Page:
Let me extend my congratulations to Bob Ottum for his enlightening article, Low Boom in the Land of Horizontal Skiing (Feb. 15), and for his warning to serious skiers from the East and the Far West that the rock piles in the Midwest are for exclusive use of the natives.
RICHARD M. DOCTOROFF
Now just wait a cotton-pickin' minute! I don't know where Writer Bob Ottum skis in the Midwest, but he's really way off if he thinks we ski on "manicured hills, innocent of moguls."
If Mr. O. would take a minimum of 2,000 to 3,000 skiers, send them down the same 2,000-foot run every 10 minutes from 10 a.m. to 4 p.m., he would see that you get not only moguls but moguls on moguls, and most of them are ice-covered.
As to Mr. Trepp's statement that you get in more skiing because you can go down the hill every three or four minutes, I must take exception. On a typical Saturday or Sunday the tow and lift lines are so long it is not unusual to wait 10 minutes for a two-minute ride up a hill that takes 1� minutes to ski back down.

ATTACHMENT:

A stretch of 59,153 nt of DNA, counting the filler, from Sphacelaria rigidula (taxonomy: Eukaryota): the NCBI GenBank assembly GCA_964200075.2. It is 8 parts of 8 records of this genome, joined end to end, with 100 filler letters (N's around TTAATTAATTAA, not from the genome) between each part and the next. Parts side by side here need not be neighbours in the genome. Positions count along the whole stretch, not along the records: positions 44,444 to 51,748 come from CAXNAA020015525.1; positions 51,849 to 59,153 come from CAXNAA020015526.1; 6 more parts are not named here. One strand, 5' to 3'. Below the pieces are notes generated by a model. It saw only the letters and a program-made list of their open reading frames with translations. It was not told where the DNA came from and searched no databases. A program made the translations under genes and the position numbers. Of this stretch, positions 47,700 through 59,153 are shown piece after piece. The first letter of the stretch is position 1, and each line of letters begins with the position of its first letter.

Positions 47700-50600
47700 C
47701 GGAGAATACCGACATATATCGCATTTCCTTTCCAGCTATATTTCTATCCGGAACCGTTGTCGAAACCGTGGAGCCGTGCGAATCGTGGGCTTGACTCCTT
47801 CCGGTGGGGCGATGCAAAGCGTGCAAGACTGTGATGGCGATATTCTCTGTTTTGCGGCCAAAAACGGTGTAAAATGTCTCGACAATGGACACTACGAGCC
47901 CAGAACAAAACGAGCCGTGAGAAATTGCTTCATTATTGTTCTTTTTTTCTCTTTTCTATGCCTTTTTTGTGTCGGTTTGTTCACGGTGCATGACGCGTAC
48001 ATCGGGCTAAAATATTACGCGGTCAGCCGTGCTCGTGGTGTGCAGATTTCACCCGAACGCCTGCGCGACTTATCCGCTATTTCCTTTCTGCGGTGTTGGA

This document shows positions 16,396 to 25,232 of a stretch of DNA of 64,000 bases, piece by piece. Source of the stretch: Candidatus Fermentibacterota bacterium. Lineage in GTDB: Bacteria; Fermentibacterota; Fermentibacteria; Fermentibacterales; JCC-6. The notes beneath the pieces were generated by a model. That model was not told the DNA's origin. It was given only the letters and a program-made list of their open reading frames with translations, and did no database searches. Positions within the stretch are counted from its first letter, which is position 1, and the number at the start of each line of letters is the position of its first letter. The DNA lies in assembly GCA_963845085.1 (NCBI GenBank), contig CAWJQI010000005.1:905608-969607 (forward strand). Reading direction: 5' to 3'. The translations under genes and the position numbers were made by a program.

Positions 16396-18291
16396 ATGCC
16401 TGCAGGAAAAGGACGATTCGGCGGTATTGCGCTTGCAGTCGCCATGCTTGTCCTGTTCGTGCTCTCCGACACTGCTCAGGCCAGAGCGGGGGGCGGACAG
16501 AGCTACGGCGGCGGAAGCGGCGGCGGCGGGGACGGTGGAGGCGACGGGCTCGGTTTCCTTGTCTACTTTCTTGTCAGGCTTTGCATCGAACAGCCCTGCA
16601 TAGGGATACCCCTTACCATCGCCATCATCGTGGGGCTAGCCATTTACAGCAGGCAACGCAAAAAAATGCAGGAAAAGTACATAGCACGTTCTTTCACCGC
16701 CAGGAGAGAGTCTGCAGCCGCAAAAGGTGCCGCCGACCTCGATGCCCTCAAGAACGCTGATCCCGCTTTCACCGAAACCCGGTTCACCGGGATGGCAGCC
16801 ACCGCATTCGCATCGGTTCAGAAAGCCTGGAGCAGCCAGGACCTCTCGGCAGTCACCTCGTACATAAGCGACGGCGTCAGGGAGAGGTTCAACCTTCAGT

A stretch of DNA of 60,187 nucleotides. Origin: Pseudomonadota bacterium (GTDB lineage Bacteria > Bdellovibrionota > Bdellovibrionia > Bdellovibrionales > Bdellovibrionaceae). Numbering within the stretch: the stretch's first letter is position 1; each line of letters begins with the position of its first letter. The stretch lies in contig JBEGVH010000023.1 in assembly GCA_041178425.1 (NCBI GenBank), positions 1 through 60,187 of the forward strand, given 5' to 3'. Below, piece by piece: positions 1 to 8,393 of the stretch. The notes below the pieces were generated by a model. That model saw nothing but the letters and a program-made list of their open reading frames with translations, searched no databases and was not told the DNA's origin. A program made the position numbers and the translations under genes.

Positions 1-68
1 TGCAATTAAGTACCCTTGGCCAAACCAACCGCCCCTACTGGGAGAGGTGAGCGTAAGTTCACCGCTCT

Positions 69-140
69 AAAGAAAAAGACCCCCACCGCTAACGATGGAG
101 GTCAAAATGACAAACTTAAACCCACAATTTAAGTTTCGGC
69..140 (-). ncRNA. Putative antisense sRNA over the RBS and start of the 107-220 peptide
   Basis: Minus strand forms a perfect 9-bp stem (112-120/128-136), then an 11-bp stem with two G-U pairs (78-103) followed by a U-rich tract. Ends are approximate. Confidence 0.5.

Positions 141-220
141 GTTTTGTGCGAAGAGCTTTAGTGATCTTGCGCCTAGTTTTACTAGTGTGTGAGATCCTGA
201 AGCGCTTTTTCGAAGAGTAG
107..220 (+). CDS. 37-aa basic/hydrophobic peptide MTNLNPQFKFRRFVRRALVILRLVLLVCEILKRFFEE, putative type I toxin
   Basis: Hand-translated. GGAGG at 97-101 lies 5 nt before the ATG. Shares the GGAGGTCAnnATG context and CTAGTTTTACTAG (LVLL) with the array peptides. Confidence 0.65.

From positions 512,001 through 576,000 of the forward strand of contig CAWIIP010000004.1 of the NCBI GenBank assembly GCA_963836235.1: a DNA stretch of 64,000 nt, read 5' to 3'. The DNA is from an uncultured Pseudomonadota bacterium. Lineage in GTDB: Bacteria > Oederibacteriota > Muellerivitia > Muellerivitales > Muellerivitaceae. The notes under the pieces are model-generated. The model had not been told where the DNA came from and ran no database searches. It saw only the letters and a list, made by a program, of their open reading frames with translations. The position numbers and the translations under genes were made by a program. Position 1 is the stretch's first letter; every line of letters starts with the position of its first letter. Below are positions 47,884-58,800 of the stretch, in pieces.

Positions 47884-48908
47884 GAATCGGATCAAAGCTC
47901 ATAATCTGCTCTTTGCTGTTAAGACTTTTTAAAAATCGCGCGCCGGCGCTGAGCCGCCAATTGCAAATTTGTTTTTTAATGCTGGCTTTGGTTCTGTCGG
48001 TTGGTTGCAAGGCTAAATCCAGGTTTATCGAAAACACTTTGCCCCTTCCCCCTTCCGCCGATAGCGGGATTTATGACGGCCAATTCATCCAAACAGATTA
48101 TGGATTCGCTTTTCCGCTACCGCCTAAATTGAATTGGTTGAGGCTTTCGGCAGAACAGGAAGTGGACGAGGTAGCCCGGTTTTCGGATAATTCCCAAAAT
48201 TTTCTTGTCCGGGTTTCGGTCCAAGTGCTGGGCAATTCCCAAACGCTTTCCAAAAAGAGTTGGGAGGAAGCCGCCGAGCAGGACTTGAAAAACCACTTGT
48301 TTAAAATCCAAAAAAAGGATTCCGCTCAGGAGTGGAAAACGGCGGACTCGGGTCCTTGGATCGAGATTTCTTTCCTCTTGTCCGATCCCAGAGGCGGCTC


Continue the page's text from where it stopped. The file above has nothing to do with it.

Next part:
However, despite the long lines, subzero weather and the ice-covered moguls, this skier is very thankful to have a place 20 minutes from her door.
LOIS ANN ENNIS
Really now. In a skiing career which has taken me from New Hampshire to Colorado and points between, I have rarely encountered more skillfully designed or more demanding moguls than at some Midwestern hills (e.g., the Hemlock slope of Michigan's Boyne Mountain). Certainly there are some terribly easy slopes too, but let's be a little more generous to the poor fellows.
New Haven, Conn.
Thoroughly enjoyed your high-speed schuss through the gates of Midwest skiing, but what about our racers who learned their fast evasive skiing by keeping ahead of the timberwolves that kept biting holes in their snowsuits?
Now these kids wear Avis buttons—"We try harder"—and give the competition "Hertz donuts." When Greg Schwartz, 15-year-old Cadillac, Mich. racer, won the National Junior Slalom championship last March at Alpine Meadows, Calif., one of his "flatlander" teammates turned to a dumbfounded mountain skier and grinned, "Hurts, don' it?"
Frank Deford has done it again (Aces Are High in Evansville, Feb. 15). His recognition of the Aces is a splendid tribute to Evansville, Ind., its fine team and wonderful people. There can be no stauncher Met fan at Shea Stadium than there are Ace fans at Roberts Stadium.
Your article actually made me, a loyal member of the "red shirt haters" club, feel a twinge of pride at having once lived in Indiana's basketball asylum.